Amazon Web Services has launched Mac instances for its Amazon Elastic Compute Cloud built out of Mac mini computers.

The instance is aimed at developers who want to use Apple tools such as Xcode and Swift, and frameworks like Core ML and Metal, to built apps for Apple devices. MacStadium, the leading provider of Mac hosting, welcomed the arrival of a huge competitor, arguing that it legitimized the concept and amounted to a "love letter" from AWS.

But Apple still has some restrictions

MacStadium Macmini racks
MacStadium's custom Mac mini racks – MacStadium

“Our customers tell us they would love to have their Apple build environment integrated with AWS services,” said David Brown, VP of EC2, at AWS. “With EC2 Mac instances, developers can now provision and access on-demand macOS compute environments in AWS for the first time ever, so they can focus on creating groundbreaking apps for Apple’s industry-leading platforms, rather than procuring and managing the underlying infrastructure.”

Amazon is using Apple’s Intel-powered Mac mini computers, rather than its newest Arm system. Each Mac mini comes with Intel’s 8th Gen Core i7 processor and 32GB of RAM, running either macOS Mojave or Catalina, with Big Sur on the way.

The systems are available from today at AWS's cloud regions in US East (N. Virginia), US East (Ohio), US West (Oregon), Europe (Ireland), and Asia Pacific (Singapore).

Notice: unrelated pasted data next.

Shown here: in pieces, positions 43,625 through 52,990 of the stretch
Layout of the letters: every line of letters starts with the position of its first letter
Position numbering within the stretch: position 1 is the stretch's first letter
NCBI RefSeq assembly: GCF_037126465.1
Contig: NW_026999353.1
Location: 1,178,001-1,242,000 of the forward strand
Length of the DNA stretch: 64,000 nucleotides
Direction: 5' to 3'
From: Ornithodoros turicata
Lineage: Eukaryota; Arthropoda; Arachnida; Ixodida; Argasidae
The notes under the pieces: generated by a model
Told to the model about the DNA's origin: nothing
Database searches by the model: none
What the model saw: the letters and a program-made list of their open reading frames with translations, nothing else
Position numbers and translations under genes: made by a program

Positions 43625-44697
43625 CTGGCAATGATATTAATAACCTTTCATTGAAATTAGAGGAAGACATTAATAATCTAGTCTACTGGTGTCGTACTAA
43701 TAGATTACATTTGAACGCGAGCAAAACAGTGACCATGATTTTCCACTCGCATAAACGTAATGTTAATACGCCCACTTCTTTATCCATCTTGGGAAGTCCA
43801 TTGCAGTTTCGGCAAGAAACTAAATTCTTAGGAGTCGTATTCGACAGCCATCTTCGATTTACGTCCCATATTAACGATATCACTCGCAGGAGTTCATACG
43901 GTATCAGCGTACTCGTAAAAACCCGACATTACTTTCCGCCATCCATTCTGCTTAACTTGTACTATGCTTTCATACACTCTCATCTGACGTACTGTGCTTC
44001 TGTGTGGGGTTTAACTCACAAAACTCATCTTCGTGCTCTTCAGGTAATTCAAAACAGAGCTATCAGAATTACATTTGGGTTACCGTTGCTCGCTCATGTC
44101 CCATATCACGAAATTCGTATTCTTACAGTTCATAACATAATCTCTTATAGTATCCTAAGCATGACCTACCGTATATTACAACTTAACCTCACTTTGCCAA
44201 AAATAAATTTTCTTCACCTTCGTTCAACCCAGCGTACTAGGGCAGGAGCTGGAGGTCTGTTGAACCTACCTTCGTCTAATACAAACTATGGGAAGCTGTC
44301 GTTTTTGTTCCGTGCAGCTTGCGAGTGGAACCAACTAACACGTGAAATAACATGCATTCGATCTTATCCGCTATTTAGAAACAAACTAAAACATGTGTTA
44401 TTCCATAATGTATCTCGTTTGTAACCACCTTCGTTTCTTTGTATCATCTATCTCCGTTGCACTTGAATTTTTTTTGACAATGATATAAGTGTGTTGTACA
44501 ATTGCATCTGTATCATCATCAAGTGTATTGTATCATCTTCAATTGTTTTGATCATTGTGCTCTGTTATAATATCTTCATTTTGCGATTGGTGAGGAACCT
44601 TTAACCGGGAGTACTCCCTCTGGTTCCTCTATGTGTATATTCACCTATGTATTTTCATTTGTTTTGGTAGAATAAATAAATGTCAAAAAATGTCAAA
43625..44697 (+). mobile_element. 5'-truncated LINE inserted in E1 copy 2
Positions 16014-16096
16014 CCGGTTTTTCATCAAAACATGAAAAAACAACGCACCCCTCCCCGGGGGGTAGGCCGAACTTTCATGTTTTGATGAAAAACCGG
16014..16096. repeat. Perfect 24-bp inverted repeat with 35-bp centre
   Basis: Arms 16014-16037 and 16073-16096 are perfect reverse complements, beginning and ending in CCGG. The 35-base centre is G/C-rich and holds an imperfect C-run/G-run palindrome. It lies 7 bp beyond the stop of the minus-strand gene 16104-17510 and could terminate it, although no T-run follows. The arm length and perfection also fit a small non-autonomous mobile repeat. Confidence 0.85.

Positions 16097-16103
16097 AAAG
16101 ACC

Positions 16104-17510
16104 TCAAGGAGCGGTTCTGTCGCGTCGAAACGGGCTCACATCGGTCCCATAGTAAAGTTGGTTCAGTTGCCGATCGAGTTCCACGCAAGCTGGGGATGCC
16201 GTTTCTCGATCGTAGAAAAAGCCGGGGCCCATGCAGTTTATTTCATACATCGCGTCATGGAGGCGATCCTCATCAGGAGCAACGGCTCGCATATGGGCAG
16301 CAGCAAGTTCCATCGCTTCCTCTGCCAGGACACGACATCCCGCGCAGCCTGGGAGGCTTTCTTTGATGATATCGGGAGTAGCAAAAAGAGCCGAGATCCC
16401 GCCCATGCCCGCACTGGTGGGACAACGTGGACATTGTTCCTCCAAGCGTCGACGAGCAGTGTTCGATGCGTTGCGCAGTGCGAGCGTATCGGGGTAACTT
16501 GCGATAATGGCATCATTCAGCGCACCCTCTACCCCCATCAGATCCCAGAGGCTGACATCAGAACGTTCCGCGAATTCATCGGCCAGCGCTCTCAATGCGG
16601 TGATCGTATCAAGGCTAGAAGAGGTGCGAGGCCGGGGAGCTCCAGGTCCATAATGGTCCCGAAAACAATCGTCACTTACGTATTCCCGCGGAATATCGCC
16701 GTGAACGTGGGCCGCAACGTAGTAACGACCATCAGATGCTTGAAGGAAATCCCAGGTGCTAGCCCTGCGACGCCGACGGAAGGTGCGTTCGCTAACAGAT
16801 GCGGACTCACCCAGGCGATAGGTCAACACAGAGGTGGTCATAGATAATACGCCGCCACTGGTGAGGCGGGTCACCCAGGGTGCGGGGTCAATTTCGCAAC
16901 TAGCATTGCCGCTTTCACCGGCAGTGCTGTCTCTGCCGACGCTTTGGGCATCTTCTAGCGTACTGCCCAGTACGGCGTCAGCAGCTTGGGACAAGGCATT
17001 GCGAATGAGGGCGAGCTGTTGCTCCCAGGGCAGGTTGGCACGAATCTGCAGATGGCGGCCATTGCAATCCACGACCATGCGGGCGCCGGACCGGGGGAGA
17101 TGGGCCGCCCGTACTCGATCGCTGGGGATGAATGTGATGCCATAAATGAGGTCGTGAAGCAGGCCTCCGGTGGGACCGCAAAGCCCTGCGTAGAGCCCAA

The cloud provider plans to support the Arm-based M1-powered Macs next year, along with expanding to more cloud regions.

“Apple’s thriving community of more than 28 million developers continues to create groundbreaking app experiences that delight customers around the world," Bob Borchers, VP of worldwide product marketing at Apple, said.

"With the launch of EC2 Mac instances, we’re thrilled to make development for Apple’s platforms accessible in new ways, and combine the performance and reliability of our world-class hardware with the scalability of AWS.”

In November, Apple updated its macOS software license to officially allow for companies to buy Mac systems and lease them "for permitted developer services." However, in classic Apple fashion, there are significant restrictions - with a lease period must be “for a minimum period of twenty-four (24) consecutive hours," and the fact that hardware can only be leased to one company at a time.

The license update was welcomed by MacStadium, with VP Brian Stucki calling it a "love letter" to the company that previously operated in a gray area. Up until now, MacStadium has been the largest provider of Mac hosting and cloud services, but could at any time have been cut off by Apple.

When we profiled the company last year, it operated across five data centers, offering Macs built into custom rack designs - but was increasingly pushing into offering services on top of the hardware.

“Our customers don't just want a Mac in a rack, they want a Mac in a cloud," chief revenue officer Shawn Lankton told us at the time.

Now, the world's largest cloud provider is coming for those customers - with the licensing update "love letter" apparently targeted at them. "Obviously, Amazon is a massive fish to enter the sea," Stucki said on Twitter.

"Another part of me is very proud to see the Mac mini rise to this level... I’ll hope for a 'rising tide raises all boats' even with the new cruise liner parked in the harbor."